Opinion: The lowdown on the California land-into-trust measure
Posted: Friday, June 22, 2012
"SB 162 Bill languished in the Legislature in a process called “place holding.” It popped up in the current session and was approved by the Senate and was sent to the Assembly. (After all, it was a harmless and innocuous procedural bill). Then on April 30, 2012, this bill was amended in the Assembly in a process euphemistically called “gut and amend,” much like the unscrupulous practice of inserting unrelated earmarks into appropriation bills to sneak them past careless or uncaring legislators. The “gut and amend” of SB 162 changed the bill from the original proposed amendment to the Business and Professions Code to one now amending section 11019.9 of the California Government Code. This new amendment began by claiming to be a bill to aid economic development of Indian tribes in California.
Reading further, it became clear it was an attempt to prohibit important state agency review and ability to oppose transfers of fee-owned Indian lands into federal Indian trust, which would remove all that land from responsibility for the state and local taxes needed by state and local governments to pay for all the public services and infrastructure these tribes and their businesses use daily, at the non-Indian public’s expense. In addition, Indian trust status eliminates all state and local zoning and developmental controls needed to protect the character and quality of life in every community.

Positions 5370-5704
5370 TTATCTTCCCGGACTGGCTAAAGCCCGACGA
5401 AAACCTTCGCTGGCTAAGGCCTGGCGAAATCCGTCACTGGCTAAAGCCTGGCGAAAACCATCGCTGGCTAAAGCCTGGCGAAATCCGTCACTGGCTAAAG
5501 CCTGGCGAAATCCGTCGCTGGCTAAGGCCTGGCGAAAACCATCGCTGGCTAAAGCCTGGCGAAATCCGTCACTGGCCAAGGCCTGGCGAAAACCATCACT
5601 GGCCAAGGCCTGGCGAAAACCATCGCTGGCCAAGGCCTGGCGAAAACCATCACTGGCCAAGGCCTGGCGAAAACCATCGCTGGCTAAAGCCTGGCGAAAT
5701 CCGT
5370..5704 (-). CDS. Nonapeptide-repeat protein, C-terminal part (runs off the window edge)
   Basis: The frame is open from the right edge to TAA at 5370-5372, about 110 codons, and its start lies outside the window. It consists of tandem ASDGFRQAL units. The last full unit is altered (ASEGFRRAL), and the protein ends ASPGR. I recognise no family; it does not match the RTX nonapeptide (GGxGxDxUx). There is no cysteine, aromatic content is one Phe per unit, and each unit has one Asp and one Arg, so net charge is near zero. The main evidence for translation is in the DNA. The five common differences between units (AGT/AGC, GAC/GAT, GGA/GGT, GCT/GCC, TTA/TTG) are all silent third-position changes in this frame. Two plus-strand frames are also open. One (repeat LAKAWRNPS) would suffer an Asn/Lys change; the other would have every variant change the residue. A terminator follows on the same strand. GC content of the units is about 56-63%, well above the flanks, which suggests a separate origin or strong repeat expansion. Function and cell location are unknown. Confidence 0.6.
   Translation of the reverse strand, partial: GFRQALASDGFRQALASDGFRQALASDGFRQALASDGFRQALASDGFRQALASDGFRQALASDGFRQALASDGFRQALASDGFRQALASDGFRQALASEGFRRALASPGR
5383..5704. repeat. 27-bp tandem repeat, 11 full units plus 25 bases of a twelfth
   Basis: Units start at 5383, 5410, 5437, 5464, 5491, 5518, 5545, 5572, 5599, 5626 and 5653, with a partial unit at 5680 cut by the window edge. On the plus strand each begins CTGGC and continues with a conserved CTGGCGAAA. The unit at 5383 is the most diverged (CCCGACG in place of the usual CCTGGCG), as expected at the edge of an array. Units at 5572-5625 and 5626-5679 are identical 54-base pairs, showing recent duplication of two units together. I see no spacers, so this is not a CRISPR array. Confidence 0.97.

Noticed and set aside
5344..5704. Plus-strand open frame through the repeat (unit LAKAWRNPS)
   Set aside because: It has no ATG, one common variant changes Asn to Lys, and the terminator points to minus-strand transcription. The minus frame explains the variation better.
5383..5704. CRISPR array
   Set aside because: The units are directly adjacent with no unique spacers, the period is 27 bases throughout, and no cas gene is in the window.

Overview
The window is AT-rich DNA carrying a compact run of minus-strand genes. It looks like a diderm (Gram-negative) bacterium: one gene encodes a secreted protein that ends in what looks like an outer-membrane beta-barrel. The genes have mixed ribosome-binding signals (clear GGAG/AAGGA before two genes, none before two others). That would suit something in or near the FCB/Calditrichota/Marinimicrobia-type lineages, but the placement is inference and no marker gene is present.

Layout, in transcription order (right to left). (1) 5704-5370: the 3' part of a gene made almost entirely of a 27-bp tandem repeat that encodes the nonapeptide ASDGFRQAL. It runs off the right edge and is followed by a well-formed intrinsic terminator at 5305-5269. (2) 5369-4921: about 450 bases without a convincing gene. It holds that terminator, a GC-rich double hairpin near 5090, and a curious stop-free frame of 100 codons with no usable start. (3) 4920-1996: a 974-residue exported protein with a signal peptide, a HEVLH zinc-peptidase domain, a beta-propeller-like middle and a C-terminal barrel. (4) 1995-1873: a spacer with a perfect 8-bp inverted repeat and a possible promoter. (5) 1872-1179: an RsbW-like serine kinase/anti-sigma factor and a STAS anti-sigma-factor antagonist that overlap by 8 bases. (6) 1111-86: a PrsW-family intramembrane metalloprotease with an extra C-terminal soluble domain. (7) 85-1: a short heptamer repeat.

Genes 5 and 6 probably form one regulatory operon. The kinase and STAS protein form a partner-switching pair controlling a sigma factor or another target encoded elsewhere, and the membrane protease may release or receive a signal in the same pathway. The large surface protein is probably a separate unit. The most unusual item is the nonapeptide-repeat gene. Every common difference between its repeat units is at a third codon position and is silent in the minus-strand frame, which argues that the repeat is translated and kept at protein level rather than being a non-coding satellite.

SB 162, by its terms, prohibits state agencies from opposing these fee-to-trust transfers if the tribe seeking transfer simply claims the transfer is for “housing,” “cultural” or “environmental protection purposes.” "
Get the Story:
James Marino: The lowdown on SB 162
(The Santa Ynez Valley Journal 6/21)
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